Background and Aim: Endoscopy featured water-aided colonoscopy (WAC) as novel in the Innovation Forum in 2011. Gastrointestinal Endoscopy published a modified Delphi consensus review (MDCR) that supports WAC for clinical practice in 2021. We tested the hypothesis that experience was an important predictor of WAC use, either as water immersion (WI), water exchange (WE), or a combination of WI and WE. Methods: A questionnaire was sent by email to the MDCR authors with an in-depth knowledge of WAC. They responded and also invited colleagues and trainees without in-depth knowledge to respond. Logistic regression analysis was used with the reasons for WAC use treated as the primary outcome. Reports related to WAC post MDCR were identified. Results: Of 100 respondents, > 80% indicated willingness to adopt and modify practice to accommodate WAC. Higher adenoma detection rate (ADR) incentivized WE use. Procedure time slots ≤ 30 and > 30 min significantly predicted WI and WE use, respectively. Co-authors of the MDCR were significantly more likely to perform WAC (odds ratio [OR] = 7.5, P = 0.037). Unfamiliarity with (OR = 0.11, P = 0.02) and absence of good experience (OR = 0.019, P = 0.002) were associated with colonoscopists less likely to perform WAC. Reports related to WAC post MDCR revealed overall and right colon WE outcomes continued to improve. Network meta-analyses showed that WE was superior to Cap and Endocuff. On-demand sedation with WE shortened nursing recovery time. Conclusions: An important predictor of WAC use was experience. Superior outcomes continued to be reported with WE.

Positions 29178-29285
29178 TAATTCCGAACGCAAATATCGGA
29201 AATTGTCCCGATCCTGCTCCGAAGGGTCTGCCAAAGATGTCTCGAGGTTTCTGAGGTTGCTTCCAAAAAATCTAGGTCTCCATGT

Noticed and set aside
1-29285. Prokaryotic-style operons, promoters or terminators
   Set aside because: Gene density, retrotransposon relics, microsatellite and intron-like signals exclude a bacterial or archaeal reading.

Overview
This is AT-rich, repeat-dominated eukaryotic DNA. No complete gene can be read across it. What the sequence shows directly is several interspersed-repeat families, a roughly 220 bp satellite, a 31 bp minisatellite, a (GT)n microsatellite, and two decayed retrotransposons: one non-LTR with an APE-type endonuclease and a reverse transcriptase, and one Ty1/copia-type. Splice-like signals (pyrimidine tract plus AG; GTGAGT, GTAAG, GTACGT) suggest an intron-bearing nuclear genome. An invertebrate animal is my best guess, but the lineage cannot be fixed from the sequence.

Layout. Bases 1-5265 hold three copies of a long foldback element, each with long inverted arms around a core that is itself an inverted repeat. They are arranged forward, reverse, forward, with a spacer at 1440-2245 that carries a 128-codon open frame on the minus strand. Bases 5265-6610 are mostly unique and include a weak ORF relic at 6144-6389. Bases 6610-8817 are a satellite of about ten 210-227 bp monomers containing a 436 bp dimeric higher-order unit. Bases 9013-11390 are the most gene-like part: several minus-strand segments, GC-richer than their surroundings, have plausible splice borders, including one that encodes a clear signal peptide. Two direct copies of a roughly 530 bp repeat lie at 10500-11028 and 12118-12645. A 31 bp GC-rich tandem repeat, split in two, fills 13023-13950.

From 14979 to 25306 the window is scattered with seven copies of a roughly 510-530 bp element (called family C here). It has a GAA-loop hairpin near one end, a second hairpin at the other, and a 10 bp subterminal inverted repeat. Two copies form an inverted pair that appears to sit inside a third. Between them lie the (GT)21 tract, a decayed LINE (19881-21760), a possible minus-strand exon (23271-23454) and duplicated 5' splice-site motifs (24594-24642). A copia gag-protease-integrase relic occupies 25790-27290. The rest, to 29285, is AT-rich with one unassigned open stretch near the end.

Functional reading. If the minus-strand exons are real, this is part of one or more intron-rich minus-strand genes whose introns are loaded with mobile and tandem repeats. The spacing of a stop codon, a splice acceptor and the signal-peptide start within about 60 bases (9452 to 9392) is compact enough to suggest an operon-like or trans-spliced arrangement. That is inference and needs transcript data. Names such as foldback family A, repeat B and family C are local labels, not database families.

|Original language||English (US)|
|Number of pages||7|
|Journal||Journal of Gastroenterology and Hepatology (Australia)|
|State||Published - Sep 2022|
Bibliographical noteFunding Information:
The authors acknowledge the contributions of the survey respondents. This study was supported in part by VA Merit and ASGE clinical research funds (FWL). The responses were de‐identified by Murphy Chen (MC). This material is also the result of work supported by resources from the Department of Veterans Affairs. The contents reported/presented within do not necessarily represent the views of the Department of Veterans Affairs or the United States Government.
© 2022 Journal of Gastroenterology and Hepatology Foundation and John Wiley & Sons Australia, Ltd. This article has been contributed to by U.S. Government employees and their work is in the public domain in the USA.
- water exchange
- water immersion
- water-aided colonoscopy
PubMed: MeSH publication types
- Journal Article